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Henderson v. Buttross

United States District Court, W.D. Texas, Austin Division

June 2, 2017





         Before the Court is Rickye Henderson's Application to Proceed In Forma Pauperis (Dkt. No. 2) and Financial Affidavit in Support, along with his Complaint (Dkt. No. 1) and Amended Complaint (Dkt. No. 3). The District Court referred the above motions to the undersigned Magistrate Judge for a determination pursuant to 28 U.S.C. § 636(b) and Rule 1(c) of Appendix C of the Local Rules of the United States District Court for the Western District of Texas, Local Rules for the Assignment of Duties to United States Magistrate Judges.


         After reviewing Henderson's Application to Proceed In Forma Pauperis, the Court finds that he is indigent. Accordingly, the Court HEREBY GRANTS Henderson in forma pauperis status and ORDERS his Complaint be filed without pre-payment of fees or costs or giving security therefor pursuant to 28 U.S.C. § 1915(a)(1). This indigent status is granted subject to a later determination that the action should be dismissed if the allegation of poverty is untrue or the action is found frivolous or malicious pursuant to 28 U.S.C. § 1915(e). Henderson is further advised that although he has been granted leave to proceed in forma pauperis, a Court may, in its discretion, impose costs of court at the conclusion of this lawsuit, as in other cases. Moore v. McDonald, 30 F.3d 616, 621 (5th Cir. 1994).

         As stated below, this Court has conducted a § 1915(e) review of the claims made in Henderson's Complaint and is recommending his claims be dismissed under 28 U.S.C. § 1915(e). Therefore, service upon the Defendants should be withheld pending the District Court's review of the recommendations made in this report. If the District Court declines to adopt the recommendations, then service should be issued at that time upon the Defendants.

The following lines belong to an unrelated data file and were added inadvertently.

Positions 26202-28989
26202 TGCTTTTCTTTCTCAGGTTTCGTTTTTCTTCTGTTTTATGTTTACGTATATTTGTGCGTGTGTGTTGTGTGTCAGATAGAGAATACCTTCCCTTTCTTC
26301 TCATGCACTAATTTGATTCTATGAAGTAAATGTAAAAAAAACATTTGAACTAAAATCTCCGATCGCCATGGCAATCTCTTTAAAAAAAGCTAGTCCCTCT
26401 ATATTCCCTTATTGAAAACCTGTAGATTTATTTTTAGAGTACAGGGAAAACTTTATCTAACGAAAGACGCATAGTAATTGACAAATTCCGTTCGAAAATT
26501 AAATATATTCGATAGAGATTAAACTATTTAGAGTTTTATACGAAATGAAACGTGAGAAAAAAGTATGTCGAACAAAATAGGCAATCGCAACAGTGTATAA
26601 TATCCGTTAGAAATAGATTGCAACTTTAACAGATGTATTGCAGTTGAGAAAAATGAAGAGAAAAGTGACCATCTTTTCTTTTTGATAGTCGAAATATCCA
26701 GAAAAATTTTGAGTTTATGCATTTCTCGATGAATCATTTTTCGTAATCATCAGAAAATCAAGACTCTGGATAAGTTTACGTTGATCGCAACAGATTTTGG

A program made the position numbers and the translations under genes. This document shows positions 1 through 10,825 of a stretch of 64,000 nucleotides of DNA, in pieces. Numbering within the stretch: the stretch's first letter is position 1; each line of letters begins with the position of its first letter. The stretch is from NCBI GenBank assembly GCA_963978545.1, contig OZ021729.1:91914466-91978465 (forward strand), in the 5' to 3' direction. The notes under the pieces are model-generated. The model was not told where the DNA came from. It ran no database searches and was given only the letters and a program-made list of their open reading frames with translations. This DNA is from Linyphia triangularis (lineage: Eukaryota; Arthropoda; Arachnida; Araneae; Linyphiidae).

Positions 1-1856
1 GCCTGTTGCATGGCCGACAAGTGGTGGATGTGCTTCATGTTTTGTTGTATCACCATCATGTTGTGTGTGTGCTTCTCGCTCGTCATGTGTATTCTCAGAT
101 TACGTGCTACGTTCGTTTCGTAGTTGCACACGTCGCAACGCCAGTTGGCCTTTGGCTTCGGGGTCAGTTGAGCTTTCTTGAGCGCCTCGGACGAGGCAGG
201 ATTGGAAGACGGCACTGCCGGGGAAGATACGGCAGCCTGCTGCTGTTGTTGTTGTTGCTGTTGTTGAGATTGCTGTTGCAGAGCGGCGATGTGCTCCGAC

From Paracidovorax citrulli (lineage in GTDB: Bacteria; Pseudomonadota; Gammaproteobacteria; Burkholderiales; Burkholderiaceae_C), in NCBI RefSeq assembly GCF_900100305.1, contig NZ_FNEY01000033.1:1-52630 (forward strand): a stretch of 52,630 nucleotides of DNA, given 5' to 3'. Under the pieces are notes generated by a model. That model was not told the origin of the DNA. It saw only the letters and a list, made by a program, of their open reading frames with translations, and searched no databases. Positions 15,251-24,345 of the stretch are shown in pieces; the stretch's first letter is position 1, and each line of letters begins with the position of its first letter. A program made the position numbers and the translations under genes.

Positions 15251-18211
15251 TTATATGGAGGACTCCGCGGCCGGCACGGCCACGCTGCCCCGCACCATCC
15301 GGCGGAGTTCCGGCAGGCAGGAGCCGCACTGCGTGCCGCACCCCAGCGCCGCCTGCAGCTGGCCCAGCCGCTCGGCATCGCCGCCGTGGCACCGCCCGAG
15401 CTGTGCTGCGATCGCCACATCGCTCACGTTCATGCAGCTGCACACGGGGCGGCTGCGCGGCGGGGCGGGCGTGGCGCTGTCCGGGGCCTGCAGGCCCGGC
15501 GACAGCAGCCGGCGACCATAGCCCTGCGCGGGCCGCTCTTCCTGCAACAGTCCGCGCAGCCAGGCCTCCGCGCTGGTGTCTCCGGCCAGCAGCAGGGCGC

Because Henderson has been granted leave to proceed in forma pauperis, the Court is required by standing order to review her Complaint under §1915(e)(2), which provides in relevant part that “the court shall dismiss the case at any time if the court determines that . . . the action or appeal (i) is frivolous or malicious; (ii) fails to state a claim on which relief may be granted; or (iii) seeks monetary relief against a defendant who is immune from such relief.” 28 U.S.C. § 1915(e)(2).

         Pro se complaints are liberally construed in favor of the plaintiff. Haines v. Kerner, 404 U.S. 519, 520-21 (1972). The court must “accept as true factual allegations in the complaint and all reasonable inferences that can be drawn therefrom.” Nami v. Fauver, 82 F.3d 63, 65 (3d Cir. 1996); see also Watts v. Graves, 720 F.2d 1416, 1419 (5th Cir. 1983). In deciding whether a complaint states a claim, “[t]he court's task is to determine whether the plaintiff has stated a legally cognizable claim that is plausible, not to evaluate the plaintiff's likelihood of success.” Lone Star Fund V (U.S.), L.P. v. Barclays Bank PLC, 594 F.3d 383, 387 (5th Cir. 2010). “A claim has facial plausibility when the [nonmovant] pleads factual content that allows the court to draw the reasonable inference that the [movant] is liable for the misconduct alleged.” Ashcroft v. Iqbal, 556 U.S. 662, 678 (2009). “The plausibility standard is not akin to a ‘probability requirement, ' but it asks for more than a sheer possibility that a defendant has acted unlawfully.” Id. However, the petitioner's pro se status does not offer him “an impenetrable shield, for one acting pro se has no license to harass others, clog the judicial machinery with meritless litigation, and abuse already overloaded court dockets.” Farguson v. Mbank Houston N.A., 808 F.2d 358, 359 (5th Cir. 1986).